WHITE STONE—Participants in a day-long seminar October 24 found that childcare and children’s services, housing, transportation, jobs and education—including job training— are the primary areas in which gaps in services exist for persons in poverty.
Approximately 100 representatives of local direct-service agencies, government offices, businesses, churches and funding sources gathered for “Living on the Edge: A Look at Local Poverty and Ways to Respond,” at White Stone Church of the Nazarene.
The seminar was sponsored by Visions Inc. The goal was to name the gaps that currently exist in the provision of services to persons living in poverty and to initiate next steps in closing those gaps, reported steering committee chairman Tom Coye.
The event began with a plenary presentation of a paper prepared specifically for “Living on the Edge” by Dr. Laverne Carter, president and chief project director of Burgess-based Research, Evaluation and Social Solutions Inc. (REESSI).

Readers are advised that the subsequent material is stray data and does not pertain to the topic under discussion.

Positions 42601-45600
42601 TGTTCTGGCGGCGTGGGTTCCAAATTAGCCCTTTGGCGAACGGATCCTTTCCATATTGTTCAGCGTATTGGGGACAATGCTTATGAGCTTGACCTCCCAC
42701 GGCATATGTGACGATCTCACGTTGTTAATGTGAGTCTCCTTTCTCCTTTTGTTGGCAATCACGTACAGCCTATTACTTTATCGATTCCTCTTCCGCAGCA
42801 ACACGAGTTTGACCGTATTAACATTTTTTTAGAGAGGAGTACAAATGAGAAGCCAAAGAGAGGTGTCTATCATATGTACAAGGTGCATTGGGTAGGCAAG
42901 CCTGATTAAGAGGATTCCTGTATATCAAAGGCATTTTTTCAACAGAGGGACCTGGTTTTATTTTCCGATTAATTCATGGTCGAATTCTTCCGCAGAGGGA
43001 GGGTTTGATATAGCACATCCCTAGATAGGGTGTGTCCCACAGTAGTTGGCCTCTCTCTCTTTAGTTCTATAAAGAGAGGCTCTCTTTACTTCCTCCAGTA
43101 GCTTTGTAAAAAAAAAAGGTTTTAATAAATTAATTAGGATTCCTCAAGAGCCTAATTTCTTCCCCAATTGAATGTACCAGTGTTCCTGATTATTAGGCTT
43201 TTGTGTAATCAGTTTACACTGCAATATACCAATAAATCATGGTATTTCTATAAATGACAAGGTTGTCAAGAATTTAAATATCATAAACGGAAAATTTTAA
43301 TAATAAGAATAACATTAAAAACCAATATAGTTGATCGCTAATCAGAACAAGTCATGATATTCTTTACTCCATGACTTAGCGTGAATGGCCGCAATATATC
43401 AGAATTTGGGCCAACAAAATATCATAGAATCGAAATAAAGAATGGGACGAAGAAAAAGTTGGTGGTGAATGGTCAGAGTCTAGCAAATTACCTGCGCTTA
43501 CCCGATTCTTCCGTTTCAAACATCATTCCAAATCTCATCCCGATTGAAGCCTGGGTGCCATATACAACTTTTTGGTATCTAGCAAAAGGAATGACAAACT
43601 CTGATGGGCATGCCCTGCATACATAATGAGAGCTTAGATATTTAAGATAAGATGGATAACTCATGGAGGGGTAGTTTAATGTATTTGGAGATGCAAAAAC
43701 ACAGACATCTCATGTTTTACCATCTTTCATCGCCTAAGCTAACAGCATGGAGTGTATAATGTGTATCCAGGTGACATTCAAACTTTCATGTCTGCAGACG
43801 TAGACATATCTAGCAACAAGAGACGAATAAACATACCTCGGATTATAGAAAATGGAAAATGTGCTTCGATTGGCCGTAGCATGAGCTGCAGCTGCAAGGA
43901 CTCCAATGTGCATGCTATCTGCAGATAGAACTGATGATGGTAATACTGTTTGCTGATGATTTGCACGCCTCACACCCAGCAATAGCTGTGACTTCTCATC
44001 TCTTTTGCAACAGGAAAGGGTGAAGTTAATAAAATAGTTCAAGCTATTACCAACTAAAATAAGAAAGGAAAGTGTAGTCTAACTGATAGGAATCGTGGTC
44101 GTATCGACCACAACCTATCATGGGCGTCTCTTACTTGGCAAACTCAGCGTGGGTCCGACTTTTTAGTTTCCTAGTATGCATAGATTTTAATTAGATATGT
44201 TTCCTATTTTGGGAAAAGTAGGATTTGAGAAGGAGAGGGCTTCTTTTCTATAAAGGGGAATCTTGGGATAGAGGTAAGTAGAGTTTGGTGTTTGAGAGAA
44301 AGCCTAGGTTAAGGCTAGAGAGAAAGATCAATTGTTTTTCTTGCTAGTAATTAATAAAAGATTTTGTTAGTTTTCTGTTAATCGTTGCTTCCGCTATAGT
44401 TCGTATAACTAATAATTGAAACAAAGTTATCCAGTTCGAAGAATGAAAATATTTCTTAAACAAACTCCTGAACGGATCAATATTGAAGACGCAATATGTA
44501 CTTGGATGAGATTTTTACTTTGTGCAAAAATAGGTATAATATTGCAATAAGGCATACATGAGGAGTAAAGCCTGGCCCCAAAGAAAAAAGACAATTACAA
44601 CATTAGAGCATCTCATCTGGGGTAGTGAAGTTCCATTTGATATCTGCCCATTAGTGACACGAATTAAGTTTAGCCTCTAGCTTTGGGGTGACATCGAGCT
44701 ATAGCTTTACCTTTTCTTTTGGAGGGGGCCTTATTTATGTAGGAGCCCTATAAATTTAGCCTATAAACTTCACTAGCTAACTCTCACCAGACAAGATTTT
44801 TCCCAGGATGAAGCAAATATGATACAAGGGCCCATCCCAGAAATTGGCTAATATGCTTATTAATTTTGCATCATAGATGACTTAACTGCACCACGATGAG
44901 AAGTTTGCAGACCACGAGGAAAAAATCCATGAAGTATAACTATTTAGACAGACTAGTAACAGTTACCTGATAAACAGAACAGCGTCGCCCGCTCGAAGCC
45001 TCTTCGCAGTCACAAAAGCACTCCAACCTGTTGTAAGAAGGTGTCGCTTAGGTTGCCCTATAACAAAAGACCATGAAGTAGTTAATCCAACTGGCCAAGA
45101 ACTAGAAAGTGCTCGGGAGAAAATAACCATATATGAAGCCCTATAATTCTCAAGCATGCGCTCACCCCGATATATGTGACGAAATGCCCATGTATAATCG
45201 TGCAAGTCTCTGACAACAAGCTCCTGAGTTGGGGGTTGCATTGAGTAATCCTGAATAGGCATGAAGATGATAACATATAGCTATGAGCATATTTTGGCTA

Her paper, “Poverty: Us and Them or We?” took a monthly income of $1,900—set by the federal government as the definition of poverty for a family of four—and described the up-and-down, and generally losing, battle faced by persons trying to run their households with this amount of money.
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